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Verse 17-4: Gathering disciples

Verse 17-4: Gathering disciples

Part of a series of talks on the 41 Prayers to Cultivate Bodhicitta from the Avatamsaka Sutra (the Flower Ornament Sutra).

  • Attracting others to the Dharma
  • Third way to gather followers: encouraging people along the path

41 Prayers to cultivate bodhicitta: Verse 17-4 (download)

Yesterday I was talking about the four ways to gather followers as part of the one about:

“May I close the door to the lower forms of life for all beings.”
This is the prayer of the bodhisattva when closing a door.

To help them close the door to the lower realms we have to teach them the Dharma. To teach them the Dharma we have to attract them to wanting to learn the Dharma. It’s not attracting them to ourselves as a person, this is not about an ego trip of, “I’m going to be the big savior and teach all these poor slobs the Dharma.” That’s not the reason, that’s not the motivation at all, but with compassion then wanting to be able to lead others, then we have to attract them, because otherwise everybody’s minds are all over the place.

To attract them to the Dharma, it’s not through worldly ways of attracting them—that you look gorgeous, and you look beautiful, and you flatter them, and things like that. As I was saying yesterday, first of all being generous. People are attracted by generosity, they see you as a kind and generous person. The second way is by speaking pleasantly, in other words having a pleasant personality, not being demanding or irascible. And then speaking pleasantly also includes teaching the Dharma.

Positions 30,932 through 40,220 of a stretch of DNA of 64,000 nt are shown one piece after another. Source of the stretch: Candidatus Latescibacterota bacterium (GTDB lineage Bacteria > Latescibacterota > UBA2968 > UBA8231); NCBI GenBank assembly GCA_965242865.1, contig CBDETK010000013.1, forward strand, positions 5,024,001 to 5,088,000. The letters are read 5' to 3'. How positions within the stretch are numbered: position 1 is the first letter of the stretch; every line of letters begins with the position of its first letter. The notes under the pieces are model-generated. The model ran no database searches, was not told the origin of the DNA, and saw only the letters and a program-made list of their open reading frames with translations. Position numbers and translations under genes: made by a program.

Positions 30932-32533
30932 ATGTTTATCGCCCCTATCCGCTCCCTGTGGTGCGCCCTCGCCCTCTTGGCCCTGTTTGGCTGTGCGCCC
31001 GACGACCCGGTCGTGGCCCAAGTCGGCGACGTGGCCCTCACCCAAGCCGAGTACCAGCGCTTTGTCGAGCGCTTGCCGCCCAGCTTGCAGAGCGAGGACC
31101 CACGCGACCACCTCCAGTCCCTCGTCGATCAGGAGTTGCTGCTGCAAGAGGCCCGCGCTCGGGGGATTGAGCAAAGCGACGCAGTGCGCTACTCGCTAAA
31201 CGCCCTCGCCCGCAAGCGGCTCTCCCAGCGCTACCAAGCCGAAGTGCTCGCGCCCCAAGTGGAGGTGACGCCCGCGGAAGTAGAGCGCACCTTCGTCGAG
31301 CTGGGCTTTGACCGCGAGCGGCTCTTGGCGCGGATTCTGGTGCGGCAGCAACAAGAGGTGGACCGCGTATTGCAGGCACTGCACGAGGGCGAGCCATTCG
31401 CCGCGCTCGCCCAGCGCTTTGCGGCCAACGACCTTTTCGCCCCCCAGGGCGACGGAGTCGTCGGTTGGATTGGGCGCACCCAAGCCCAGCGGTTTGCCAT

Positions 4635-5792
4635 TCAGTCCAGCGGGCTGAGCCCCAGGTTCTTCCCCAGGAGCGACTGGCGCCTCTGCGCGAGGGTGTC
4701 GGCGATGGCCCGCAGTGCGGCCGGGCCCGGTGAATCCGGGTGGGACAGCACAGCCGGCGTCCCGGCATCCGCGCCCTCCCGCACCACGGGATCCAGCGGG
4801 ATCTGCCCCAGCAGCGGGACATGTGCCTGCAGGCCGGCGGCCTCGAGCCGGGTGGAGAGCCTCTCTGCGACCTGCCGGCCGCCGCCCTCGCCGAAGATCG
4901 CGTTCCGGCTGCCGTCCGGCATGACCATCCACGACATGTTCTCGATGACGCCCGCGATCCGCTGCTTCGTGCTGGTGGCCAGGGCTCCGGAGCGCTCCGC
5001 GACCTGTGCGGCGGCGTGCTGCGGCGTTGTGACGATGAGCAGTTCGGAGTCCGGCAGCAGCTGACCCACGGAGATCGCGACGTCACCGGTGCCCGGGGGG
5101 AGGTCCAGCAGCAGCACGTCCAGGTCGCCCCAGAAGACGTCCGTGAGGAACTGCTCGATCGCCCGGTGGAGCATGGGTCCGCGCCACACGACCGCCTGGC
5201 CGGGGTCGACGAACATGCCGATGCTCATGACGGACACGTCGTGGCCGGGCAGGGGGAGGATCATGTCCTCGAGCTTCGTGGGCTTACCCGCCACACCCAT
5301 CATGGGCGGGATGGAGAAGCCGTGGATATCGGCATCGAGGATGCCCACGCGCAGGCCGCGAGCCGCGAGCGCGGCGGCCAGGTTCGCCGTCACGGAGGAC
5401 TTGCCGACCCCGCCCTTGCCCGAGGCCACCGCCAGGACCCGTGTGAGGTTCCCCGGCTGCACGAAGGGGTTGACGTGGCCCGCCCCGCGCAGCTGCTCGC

Third is by encouraging people along the path. It’s not just sufficient to give instructions, one has to encourage people and show them how to practice it, otherwise it just becomes information. The whole process of encouraging people requires a lot of skill, because you can teach and people have the information but then they don’t know what to do with it. And then even they’re trying to meditate on it, all this stuff comes up in their mind: old stories, resentment, low self-esteem issues, and all this stuff, and unless people know how to apply the Dharma to that, that stuff can really block their practice big time and they can get really stuck.

This whole process of encouraging people means really helping to show them how to get past the blocks that come in the mind to practicing the Dharma. Sometimes we get the idea that Dharma practice is over here but I’m having all these obstacles over here and so I need some other method to deal with my obstacles, like getting what I want. [laughter] That’s the best way to deal with my obstacles, is get what I want and retaliate against anybody who displeases me. But that’s not the way to deal with obstacles.

That’s where a spiritual guide has to come along and shows you skillful ways of dealing with your obstacles according to the Dharma and that itself is Dharma practice. It’s not that Dharma practice is over here, learning this and your obstacles are something else. But dealing with your obstacles is the Dharma practice.

We need to be skillful in helping people get through that and in the same way we need to look at our own practice in that way.

The fourth one I’ll talk about tomorrow.

Venerable Thubten Chodron

Venerable Chodron emphasizes the practical application of Buddha’s teachings in our daily lives and is especially skilled at explaining them in ways easily understood and practiced by Westerners. She is well known for her warm, humorous, and lucid teachings. She was ordained as a Buddhist nun in 1977 by Kyabje Ling Rinpoche in Dharamsala, India, and in 1986 she received bhikshuni (full) ordination in Taiwan. Read her full bio.